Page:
3. Secondary. The Sooners have shuffled their defensive backs after losing cornerbacks Dominique Franks and Brian Jackson. Sophomore Demontre Hurst is in line to replace Franks at field cornerback, and senior Jonathan Nelson has moved from strong safety to boundary cornerback. Junior Sam Proctor is expected to replace Nelson at strong safety, and senior Quinton Carter is back at free safety.
Oklahoma State Cowboys
Spring practice starts: March 8
Spring game: April 17
1. Quarterback Brandon Weeden. The 26-year-old junior is the top candidate to replace Zac Robinson, who broke nearly every OSU passing record. Weeden was a second-round choice of the New York Yankees in the 2002 amateur baseball draft. If he can grasp new offensive coordinator Dana Holgorson's spread offense quickly, the Pokes' passing game should again be potent in 2010.
2. Defense. Defensive coordinator Bill Young will have his hands full this spring trying to replace nine starters. The only returning starters are defensive end Ugo Chinasa and strong safety Markelle Martin. The Pokes have to replace three starters on the defensive line, three linebackers and three defensive backs. Three newcomers -- linebacker Caleb Lavey and defensive backs Devin Hedgepeth and Malcolm Murray -- will get early looks in spring camp.
3. Offensive line. The Cowboys will have to replace star left tackle Russell Okung, left guard Noah Franklin, center Andrew Lewis and right tackle Brady Bond. Juniors Nick Martinez, Casey LaBrue and Grant Garner will be the top candidates to fill open starting spots.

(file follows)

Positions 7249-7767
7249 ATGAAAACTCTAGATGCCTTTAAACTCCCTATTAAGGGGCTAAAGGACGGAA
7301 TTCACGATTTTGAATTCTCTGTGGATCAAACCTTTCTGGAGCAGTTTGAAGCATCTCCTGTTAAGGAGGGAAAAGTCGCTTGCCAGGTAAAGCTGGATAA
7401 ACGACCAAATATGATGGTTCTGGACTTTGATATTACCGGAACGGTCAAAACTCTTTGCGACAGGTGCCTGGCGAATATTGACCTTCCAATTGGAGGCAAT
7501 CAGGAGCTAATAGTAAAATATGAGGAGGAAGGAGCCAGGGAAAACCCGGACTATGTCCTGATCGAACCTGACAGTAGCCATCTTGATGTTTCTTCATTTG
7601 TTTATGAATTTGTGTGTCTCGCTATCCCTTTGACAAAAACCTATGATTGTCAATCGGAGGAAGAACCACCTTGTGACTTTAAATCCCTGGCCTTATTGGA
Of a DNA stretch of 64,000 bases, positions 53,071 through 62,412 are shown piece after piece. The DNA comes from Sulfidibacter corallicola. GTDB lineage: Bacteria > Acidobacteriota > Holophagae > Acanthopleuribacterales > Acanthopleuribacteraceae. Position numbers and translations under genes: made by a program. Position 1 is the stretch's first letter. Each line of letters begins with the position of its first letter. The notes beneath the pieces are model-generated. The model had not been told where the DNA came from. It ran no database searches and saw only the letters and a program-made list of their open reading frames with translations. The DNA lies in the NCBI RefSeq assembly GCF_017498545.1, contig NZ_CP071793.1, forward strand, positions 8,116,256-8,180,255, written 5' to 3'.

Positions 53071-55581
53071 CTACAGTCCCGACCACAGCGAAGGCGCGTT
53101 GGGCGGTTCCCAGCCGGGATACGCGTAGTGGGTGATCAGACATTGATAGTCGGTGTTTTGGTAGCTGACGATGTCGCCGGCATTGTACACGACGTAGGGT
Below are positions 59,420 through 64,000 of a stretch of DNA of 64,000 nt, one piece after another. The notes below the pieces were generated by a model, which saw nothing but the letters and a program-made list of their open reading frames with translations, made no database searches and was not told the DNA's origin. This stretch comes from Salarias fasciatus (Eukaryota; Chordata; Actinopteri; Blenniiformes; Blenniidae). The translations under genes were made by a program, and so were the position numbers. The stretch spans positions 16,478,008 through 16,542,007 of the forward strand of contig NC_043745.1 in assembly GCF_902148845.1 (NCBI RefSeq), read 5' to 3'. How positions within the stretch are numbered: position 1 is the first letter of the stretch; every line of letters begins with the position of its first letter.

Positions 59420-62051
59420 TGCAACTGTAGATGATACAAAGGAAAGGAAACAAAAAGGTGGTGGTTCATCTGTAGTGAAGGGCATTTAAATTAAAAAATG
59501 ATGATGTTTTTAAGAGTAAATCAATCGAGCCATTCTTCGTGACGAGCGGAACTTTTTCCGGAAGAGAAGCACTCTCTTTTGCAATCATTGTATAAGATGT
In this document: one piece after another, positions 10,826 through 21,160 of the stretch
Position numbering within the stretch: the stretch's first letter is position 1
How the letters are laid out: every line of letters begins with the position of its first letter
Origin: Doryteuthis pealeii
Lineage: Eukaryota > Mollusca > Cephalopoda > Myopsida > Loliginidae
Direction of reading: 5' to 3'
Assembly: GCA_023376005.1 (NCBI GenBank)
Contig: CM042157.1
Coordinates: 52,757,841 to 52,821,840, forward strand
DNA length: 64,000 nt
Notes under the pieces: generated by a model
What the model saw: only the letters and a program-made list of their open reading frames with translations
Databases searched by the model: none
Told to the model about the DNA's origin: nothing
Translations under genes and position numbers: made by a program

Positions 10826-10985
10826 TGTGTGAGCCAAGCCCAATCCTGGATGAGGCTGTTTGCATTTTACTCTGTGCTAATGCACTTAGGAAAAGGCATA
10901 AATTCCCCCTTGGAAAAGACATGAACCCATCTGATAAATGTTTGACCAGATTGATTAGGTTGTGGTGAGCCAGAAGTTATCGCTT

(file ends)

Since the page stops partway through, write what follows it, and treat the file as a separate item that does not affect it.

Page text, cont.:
Spring practice starts: Feb. 26
Spring game: April 4
1. Quarterback Garrett Gilbert. The sophomore was thrust into action after Colt McCoy injured his shoulder against Alabama in the Citi BCS National Championship Game and played admirably well in tough circumstances. The Longhorns might change their identity on offense with a young quarterback under center, so developing a running game to take pressure off Gilbert might be a top priority.
2. Defense. The unit is in good hands with coordinator Will Muschamp, but he'll have to replace many of the star players from 2009. End Sergio Kindle, tackle Lamarr Houston, linebacker Roddrick Muckelroy and safety Earl Thomas are all gone. Younger players such as end Alex Okafor and tackle Tyrell Higgins will have to turn it up a notch during spring practice.
3. Wide receiver. Jordan Shipley, who was McCoy's favorite target, also departed. Seniors James Kirkendoll and John Chiles, junior Malcolm Williams and sophomore Marquise Goodwin will have to be more consistent in their route running and pass catching. Other receivers such as D.J. Monroe and DeSean Hales will be trying to crack the receiver rotation during the spring, before talented freshmen like Darius White, Mike Davis and Demarco Cobbs arrive on campus.